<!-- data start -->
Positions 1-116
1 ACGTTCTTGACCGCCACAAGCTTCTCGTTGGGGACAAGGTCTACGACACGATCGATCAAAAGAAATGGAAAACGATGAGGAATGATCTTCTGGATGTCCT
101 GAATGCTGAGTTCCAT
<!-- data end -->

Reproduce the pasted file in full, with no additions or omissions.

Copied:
Positions 1-116
1 ACGTTCTTGACCGCCACAAGCTTCTCGTTGGGGACAAGGTCTACGACACGATCGATCAAAAGAAATGGAAAACGATGAGGAATGATCTTCTGGATGTCCT
101 GAATGCTGAGTTCCAT